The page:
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Education Topic — Introduction to Camp Coverage

Education Topic — Introduction to Camp Coverage


Based on the arguments that have been produced at camp, the education topic is quite large – there are many different affirmative cases, and many of those cases have different advantages.

The only place the topic is narrow is on the negative – there are few arguments, and those are certainly of varying quality.

Generally speaking the disadvantages are quite weak, but the states counterplan and the kritiks are strong.

So, the question of the topic starts to narrow a bit to three essential questions:

What are the cases the states counterplan can’t solve (well) for, and what are the most reasonable net-benefits to that counterplan (politics, federal spending, federalism)? ON a related matter, will those net-benefits be able to outweigh any solvency deficit to the counterplan?

Two, what cases provide the most leverage against the capitalism/neoliberalism and race kritiks? These are strong kritiks on this his topic, and just like debating the states counterplan, you will need a affirmative that is well positioned against these two arguments to win.   And not only will it need to be well-positioned against these two arguments, but it will need to defeat the popular states counterplan strategy as well. Oh, and it will need to be topical.

Passing all of these tests will be easier said than done.

Although strategic necessity and natural inertia will limit the topic to a degree, it is important for debaters and coaches to understand the full bread of the topic, both so they can choose the best arguments, but also so they can understand any arguments they may encounter during the season. For this reason, this set of articles covers all known arguments written at debate camps this summer.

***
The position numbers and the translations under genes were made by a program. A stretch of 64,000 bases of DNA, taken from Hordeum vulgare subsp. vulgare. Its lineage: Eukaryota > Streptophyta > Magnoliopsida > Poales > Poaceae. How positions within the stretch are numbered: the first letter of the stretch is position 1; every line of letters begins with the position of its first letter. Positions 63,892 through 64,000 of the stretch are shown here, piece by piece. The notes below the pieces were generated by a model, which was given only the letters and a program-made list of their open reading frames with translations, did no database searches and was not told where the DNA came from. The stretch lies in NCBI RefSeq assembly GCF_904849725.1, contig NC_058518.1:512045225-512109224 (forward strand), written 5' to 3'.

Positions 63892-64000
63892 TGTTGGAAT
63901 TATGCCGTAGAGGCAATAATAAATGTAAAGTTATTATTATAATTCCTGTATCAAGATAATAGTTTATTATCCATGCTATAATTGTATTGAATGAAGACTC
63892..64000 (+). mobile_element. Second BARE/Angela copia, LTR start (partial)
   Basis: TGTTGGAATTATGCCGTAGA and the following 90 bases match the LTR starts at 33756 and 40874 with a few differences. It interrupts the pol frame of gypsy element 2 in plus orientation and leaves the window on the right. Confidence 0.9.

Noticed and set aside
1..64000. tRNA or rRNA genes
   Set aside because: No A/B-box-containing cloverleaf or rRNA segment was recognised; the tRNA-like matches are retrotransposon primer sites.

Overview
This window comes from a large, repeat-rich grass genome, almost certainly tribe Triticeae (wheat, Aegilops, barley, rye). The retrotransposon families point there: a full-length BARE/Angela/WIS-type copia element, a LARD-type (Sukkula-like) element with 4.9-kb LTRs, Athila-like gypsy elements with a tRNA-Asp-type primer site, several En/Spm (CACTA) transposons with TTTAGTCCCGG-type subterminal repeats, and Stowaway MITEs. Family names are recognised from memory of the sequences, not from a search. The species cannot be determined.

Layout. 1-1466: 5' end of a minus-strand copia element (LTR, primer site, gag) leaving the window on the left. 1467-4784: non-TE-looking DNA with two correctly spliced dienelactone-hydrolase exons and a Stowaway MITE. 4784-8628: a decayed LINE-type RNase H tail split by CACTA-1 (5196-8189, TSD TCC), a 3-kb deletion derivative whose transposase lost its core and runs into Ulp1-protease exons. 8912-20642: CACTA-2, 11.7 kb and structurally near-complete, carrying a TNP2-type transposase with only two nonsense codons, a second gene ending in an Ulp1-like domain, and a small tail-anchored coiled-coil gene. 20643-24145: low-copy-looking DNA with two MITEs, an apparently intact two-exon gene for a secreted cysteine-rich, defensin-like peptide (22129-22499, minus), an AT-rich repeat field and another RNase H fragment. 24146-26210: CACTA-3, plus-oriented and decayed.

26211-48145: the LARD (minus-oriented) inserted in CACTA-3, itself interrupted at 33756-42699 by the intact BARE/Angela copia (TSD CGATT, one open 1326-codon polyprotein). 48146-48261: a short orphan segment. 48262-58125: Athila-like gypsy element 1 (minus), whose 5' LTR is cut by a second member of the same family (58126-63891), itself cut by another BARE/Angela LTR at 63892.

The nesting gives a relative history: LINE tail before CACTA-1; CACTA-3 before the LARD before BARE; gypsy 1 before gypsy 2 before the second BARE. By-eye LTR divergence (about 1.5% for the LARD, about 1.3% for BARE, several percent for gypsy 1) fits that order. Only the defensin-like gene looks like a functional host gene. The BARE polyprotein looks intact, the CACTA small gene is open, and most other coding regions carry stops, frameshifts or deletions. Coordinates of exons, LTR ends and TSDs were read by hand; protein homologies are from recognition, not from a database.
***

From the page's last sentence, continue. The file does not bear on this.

The article is broken down into the following sections – advantages, plans/cases, disadvantages, counterplans, and kritiks.

I break it down this way for a couple reasons.

First, you will see that although there are many cases that there are only so many advantages. Even if you are not prepared to debate particular cases, if you are prepared to debate the advantages you can minimize any solvency deficits to your and outweigh any deficit with a disadvantage. And, well, you may not need a counterplan at all. Even if you lack evidence on a specific case, you may be able to simply outweigh what’s left of the advantage if you are able to play strong defense.

Second, with the disadvantages and kritiks, you need to strongly think both about what you want to develop as offense for the negative and how you defeat the offense when you are affirmative.

Third, you want to choose the best case that you can use to defeat these arguments. Often, that will mean selecting the most strategic advantages.

A Note about Topicality

This year’s debate resolution reads,

Unlike in previous years, there are not a lot of strong topicality arguments, but there are a few topicality issues you need to keep in mind when preparing for your debates.

Regulation. Most definitions say that a regulation is a binding dictate. A regulate is not merely a suggestion.   This is important because if the plan is based on a regulatory action, it must be a binding one.

Funding is money. This seems obvious, but Affirmative teams should not be able to argue that funding is simply technical assistance or non-monetary support. If their plan is topical under, “funding,” they must spend money.

Federal government. The federal government is the central government in Washington, DC. Winning this interpretation (it is the commonly understood one), is important to link the disadvantages to federal action– spending, politics, federalism, court disadvantages (see the disadvantages section for more details)

Should is mandatory/obligatory. This argument is simply used to set-up the process counterplans (conditions, referendums – see the counterplan essay), because if should is obligatory than there can’t be any chance the plan won’t be implemented.

In means throughout. This is just a “cheap” topicality argument that says the plan has to be done everywhere in the US, not just in a particular part of the United States.